Florida High Schooler Tells His Coming Out Story in Graduation Speech Without Saying Gay

“As you know, I… have a curly hair.” The Harvard matriculate’s high school grad speech was censored by principle

Openly gay high schooler Zander Moricz says “curly hair” as a metaphor for being gay in his graduation speech in Pine View School in Osprey, Florida, after he was called to the principle’s office and has was warned to not use the word “gay” in his speech.

According to the student’s tweets, the principal went as far as to threaten him that the school administration would cut off his microphone, end his speech and halt the ceremony. Prior to the speech he had tweeted: “I am being silenced, and I need your help.” The tweet was retweeted over 36,000 times.

Moricz, who says he’s his school’s first ever openly gay Class President, was not allowed to talk about his activism but he came up with a brilliant way to shred “Don’t Say Gay” law in this censored graduation speech.

“I must discuss a very public part of my identity. This characteristic has probably become the first thing you think of when you think of me as a human being,” he said in his speech. “As you know, I… have curly hair.”

“I used to hate my curls,” he continued, “I used to spend days and nights trying to straighten this part of who I am, but the daily damage of trying to fix myself become too much to endure. So, while having curly hair in Florida is difficult due to humidity, I decided to be proud of who I am and started coming to school as my authentic self.”

At the end of his speech, the high schooler sends a coded message to other gay high schoolers. “There are going to be so many kids with curly hair who need a community like Pine View and they will not have one. Instead, they will try to fix themselves so that they can exist in Florida’s humid climate.”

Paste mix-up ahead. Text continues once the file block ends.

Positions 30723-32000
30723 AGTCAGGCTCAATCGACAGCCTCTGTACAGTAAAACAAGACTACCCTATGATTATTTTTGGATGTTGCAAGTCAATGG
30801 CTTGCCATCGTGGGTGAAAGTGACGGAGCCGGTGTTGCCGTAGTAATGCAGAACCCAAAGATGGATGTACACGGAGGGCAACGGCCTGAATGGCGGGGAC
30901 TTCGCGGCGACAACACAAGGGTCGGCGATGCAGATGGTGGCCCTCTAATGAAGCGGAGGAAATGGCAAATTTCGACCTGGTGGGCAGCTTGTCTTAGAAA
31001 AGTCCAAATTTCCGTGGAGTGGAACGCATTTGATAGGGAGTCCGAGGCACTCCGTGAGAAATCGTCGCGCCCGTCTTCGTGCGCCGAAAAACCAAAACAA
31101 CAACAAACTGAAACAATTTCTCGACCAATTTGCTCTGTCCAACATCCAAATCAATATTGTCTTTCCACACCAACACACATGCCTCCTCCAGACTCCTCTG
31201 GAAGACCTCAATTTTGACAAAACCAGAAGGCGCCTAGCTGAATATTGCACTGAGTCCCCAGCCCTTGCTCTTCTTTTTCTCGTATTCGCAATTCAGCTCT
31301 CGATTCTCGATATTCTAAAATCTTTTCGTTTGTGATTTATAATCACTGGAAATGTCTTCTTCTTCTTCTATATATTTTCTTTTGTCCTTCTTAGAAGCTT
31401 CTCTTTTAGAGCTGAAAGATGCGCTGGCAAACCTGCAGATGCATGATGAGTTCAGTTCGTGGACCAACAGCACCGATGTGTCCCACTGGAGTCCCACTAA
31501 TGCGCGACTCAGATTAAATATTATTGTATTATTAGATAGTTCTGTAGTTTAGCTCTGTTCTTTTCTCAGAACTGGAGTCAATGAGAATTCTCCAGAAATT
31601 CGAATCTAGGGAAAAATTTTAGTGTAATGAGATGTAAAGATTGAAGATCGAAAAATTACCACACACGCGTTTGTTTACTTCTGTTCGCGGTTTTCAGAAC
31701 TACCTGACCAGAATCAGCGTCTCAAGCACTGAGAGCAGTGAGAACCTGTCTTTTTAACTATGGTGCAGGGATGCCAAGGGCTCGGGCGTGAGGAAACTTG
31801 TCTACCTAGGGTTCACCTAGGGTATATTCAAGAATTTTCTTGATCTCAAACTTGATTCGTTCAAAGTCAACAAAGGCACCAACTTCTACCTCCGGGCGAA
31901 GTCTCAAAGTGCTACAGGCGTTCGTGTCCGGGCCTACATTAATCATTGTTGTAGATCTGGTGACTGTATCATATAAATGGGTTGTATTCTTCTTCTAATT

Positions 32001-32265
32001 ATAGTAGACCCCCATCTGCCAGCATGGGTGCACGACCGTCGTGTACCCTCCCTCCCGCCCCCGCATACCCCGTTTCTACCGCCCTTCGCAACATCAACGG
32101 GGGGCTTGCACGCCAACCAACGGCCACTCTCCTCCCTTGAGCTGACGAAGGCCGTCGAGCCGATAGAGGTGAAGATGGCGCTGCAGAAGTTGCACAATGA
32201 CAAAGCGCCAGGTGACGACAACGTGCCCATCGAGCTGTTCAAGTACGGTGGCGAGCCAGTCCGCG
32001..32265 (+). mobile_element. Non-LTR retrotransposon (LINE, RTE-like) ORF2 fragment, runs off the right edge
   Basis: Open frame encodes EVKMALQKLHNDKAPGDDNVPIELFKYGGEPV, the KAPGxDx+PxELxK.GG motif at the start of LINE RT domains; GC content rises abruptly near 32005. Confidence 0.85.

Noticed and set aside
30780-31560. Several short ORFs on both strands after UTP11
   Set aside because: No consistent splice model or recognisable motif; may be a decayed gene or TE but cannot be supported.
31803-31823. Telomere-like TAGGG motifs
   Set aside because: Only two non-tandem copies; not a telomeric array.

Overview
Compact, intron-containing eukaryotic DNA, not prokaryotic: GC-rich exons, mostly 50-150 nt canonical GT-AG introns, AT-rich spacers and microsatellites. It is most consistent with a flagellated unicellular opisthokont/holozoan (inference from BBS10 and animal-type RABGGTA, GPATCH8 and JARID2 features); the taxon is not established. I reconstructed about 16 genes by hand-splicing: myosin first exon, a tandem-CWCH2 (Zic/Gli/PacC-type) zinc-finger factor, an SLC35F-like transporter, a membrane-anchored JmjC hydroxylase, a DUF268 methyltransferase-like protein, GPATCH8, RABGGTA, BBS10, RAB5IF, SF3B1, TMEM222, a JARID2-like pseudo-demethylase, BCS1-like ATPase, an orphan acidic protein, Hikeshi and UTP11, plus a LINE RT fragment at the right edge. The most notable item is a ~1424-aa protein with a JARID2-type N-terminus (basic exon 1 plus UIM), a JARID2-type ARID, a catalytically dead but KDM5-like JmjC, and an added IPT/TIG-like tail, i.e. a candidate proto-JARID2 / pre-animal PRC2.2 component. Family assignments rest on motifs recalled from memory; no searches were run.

Moricz talked about the speech Monday on Good Morning America. “I knew that the threat to cut the mic was very real, so I wasn’t gonna let that happen,” he said. “I just had to be clever about it. But I shouldn’t have had to be because I don’t exist in a euphemism. I deserve to be celebrated as is.”

The media’s attention in Moricz’s speech has significantly effected other high schoolers in Florida. William Harless, a recent Venice High School graduate in the state, credits Moricz as someone who inspired him to come out to his classmates and family by carrying a Pride flag across the graduation stage when his name was announced.

“With all the issues and topics coming out, I don’t want people who are in the LGBTQ+ community to feel they are censored,” he shared. “I want them to feel like they can walk across that stage expressing their true identity, and Zander’s speech as well as his movement is very important, because it affects people like me as well as my community.”